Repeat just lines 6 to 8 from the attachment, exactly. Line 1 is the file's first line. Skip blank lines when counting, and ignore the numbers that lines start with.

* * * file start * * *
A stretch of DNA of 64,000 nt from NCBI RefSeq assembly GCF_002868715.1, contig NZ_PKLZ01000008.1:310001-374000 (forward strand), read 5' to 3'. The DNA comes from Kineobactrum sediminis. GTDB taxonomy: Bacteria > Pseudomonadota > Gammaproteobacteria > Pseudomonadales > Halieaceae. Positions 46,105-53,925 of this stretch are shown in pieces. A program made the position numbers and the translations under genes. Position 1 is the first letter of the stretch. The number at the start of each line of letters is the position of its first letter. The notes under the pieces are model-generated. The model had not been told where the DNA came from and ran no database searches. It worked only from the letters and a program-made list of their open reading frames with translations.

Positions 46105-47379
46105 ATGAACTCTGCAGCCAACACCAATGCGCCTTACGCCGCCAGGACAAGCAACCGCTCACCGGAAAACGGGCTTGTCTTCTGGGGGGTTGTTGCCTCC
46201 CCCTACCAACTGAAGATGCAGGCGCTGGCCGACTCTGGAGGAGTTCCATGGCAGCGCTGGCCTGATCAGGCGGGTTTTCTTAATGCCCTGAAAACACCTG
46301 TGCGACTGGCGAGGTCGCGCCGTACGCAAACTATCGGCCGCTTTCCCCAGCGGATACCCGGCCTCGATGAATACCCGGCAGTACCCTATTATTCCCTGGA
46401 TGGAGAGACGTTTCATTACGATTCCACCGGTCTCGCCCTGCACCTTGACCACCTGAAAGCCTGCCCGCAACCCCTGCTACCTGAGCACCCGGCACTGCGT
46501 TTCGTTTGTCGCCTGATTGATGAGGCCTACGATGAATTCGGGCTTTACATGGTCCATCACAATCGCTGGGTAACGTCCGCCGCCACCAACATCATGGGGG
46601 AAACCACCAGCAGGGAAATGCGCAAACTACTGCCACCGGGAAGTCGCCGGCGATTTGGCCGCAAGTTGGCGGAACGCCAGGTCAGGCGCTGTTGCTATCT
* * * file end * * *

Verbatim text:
46401 TGGAGAGACGTTTCATTACGATTCCACCGGTCTCGCCCTGCACCTTGACCACCTGAAAGCCTGCCCGCAACCCCTGCTACCTGAGCACCCGGCACTGCGT
46501 TTCGTTTGTCGCCTGATTGATGAGGCCTACGATGAATTCGGGCTTTACATGGTCCATCACAATCGCTGGGTAACGTCCGCCGCCACCAACATCATGGGGG
46601 AAACCACCAGCAGGGAAATGCGCAAACTACTGCCACCGGGAAGTCGCCGGCGATTTGGCCGCAAGTTGGCGGAACGCCAGGTCAGGCGCTGTTGCTATCT